Cecil Rhodes was a very bad man who has become the liberal hate object du jour. An unabashed liberal imperialist, he established the De Beers diamond firm. He controlled big tracts of land in South Africa. His credo was, “Why should we not form a secret society with but one object, but the furtherance of the British Empire and the bringing of the whole world under British rule, for the recovery of the United States, for making the Anglo-Saxon race but one Empire?”
Which means that in our current overheated, politically correct climate, British students are demanding the removal of his statue, which was completed in 1911 and stands at the front of Oriel college. Rhodes used to be attacked by quacks on the right who saw him as a secret agent on behalf of world government and as an enemy of American nationhood.
Now a new and more potent group of aggrieved foes of Rhodes has emerged. An organization called “Rhodes Must Fall” has been founded on campus at Oxford. So fall he likely shall. The students apparently say that having to walk by the status amounts to “violence.” Some 2,300, the Guardian reports, have signed a petition calling for the college to sever ties with the old boy, who dedicated a slice of his estate to Oriel.
Consistent with the courage of most university administrations, the college is hastily capitulating. It issued a statement that declared,
“[T]he College does not share Cecil Rhodes’s values or condone his racist views or actions. We commit to ensuring that acknowledgement of the historical fact of Rhodes’s bequest to the College does not suggest celebration of his unacceptable views and actions, and we commit to placing any recognition of his bequest in a clear historical context. . . . We are starting the process of consultation with Oxford City Council this week in advance of submitting a formal application for consent to remove the Rhodes plaque. . .”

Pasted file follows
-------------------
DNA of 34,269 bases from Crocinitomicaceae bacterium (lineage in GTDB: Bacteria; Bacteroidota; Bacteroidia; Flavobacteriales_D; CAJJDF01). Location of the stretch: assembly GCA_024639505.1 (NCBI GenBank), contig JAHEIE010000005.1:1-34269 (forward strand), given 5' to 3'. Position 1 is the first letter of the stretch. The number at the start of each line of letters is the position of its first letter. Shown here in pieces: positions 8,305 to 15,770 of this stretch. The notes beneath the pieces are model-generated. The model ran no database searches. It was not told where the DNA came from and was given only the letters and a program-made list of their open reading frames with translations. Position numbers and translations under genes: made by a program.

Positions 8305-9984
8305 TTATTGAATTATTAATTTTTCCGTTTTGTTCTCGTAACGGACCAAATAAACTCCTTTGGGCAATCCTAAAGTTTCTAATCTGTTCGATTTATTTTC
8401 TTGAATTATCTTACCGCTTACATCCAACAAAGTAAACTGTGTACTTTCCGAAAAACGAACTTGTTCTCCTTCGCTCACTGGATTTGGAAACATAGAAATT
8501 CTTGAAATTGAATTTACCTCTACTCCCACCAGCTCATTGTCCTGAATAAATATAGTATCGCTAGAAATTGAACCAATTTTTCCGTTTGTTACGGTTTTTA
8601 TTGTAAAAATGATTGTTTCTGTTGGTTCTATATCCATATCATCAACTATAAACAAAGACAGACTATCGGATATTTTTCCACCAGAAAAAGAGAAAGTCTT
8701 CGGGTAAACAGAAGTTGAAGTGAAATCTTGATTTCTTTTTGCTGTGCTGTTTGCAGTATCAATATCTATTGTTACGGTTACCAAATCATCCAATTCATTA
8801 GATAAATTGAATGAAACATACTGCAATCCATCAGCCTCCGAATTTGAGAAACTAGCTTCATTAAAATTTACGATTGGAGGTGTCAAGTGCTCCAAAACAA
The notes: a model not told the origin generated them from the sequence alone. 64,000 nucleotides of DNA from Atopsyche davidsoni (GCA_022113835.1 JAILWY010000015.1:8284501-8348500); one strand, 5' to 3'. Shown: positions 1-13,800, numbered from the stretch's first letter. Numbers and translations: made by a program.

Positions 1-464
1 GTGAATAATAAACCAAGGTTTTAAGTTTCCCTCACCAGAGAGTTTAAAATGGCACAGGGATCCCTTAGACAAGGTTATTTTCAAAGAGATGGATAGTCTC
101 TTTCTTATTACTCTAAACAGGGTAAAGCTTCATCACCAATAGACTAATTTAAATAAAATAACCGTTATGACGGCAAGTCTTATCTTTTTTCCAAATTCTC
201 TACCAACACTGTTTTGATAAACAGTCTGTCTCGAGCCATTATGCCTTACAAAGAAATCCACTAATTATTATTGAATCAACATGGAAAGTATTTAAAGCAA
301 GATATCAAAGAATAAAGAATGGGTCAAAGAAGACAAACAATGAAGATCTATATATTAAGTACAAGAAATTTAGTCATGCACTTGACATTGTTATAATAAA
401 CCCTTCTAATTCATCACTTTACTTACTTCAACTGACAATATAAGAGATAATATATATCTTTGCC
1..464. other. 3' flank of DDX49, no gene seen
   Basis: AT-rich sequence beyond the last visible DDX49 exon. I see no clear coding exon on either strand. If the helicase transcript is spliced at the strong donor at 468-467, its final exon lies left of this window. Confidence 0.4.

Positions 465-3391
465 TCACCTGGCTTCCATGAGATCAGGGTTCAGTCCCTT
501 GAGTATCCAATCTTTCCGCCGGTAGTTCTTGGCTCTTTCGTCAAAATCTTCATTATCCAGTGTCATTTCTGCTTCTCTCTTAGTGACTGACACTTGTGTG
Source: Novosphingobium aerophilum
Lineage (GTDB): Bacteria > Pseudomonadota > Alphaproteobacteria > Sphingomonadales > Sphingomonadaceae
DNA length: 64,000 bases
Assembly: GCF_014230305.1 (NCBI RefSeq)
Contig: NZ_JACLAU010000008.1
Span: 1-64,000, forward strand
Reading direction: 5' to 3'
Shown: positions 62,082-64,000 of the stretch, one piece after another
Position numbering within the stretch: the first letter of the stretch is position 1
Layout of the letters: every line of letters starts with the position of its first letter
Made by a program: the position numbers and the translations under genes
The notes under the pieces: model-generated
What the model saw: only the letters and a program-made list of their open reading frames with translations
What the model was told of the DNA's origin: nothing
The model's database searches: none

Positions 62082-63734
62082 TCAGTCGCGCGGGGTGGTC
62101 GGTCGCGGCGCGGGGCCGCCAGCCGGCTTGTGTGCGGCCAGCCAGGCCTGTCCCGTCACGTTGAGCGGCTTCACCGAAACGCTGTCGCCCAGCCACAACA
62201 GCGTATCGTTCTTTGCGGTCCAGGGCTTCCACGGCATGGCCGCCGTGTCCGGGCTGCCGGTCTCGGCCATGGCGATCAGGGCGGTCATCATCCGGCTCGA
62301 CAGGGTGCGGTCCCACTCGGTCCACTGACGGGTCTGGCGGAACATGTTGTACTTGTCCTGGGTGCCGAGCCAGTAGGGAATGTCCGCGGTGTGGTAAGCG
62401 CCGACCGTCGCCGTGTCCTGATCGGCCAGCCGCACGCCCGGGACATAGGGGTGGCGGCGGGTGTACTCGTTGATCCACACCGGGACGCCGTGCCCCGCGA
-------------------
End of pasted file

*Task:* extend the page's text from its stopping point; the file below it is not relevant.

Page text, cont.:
Now it’s going to deliberate over the statue. But ousting Rhodes is hardly the best way to approach the matter of his historical record. Purging the past will not cleanse Oriel; instead, it merely creates an artificially sanitized history that allows students to preen themselves on their ability to push around their elders.
As Daniel Hannan lucidly points out in the Telegraph, the trouble with what he calls an “Oxonian mob” embarking upon this path is that it assumes a unique virtue upon the part of those denouncing historical figures for their multifarious sins:
“In every age, some people like to posture by comparing their ethical standards favourably to that of a past generation. It’s the most facile kind of virtue signaling, because it allows you to look down on dead heroes.”
The detractors of Rhodes, however, smell victory. The Oriel college set declared,
“We find little sense in the immediate removal of the plaque of Rhodes while the fate of the colonialist’s statue remains uncertain, and apparently subject to further drawn-out bureaucratic processes. We reiterate that universities are no places for genocidal colonialists, or any other such toxic figures. We will continue with our call that all violent symbolism be immediately expunged from educational spaces.”
Who is next? Evelyn Waugh, a racist and brilliant writer, the author of such novels as Black Mischief? The blustering Kingsley Amis? Or Jane Austen, perhaps the greatest master of English prose, for alluding to colonialism and the British slave trade in Mansfield Park? Once you start going down this path the opportunities to expurgate what one age found acceptable are illimitable. It’s probably to be expected that such an impulse permeates leading American universities, which have been hotbeds of such nonsense for decades. But that it’s now invading the United Kingdom as well is surely cause for dismay.
Jacob Heilbrunn is editor of the National Interest. You can follow him on Twitter: @jacobheilbrunn.
Image: Wikimedia Commons.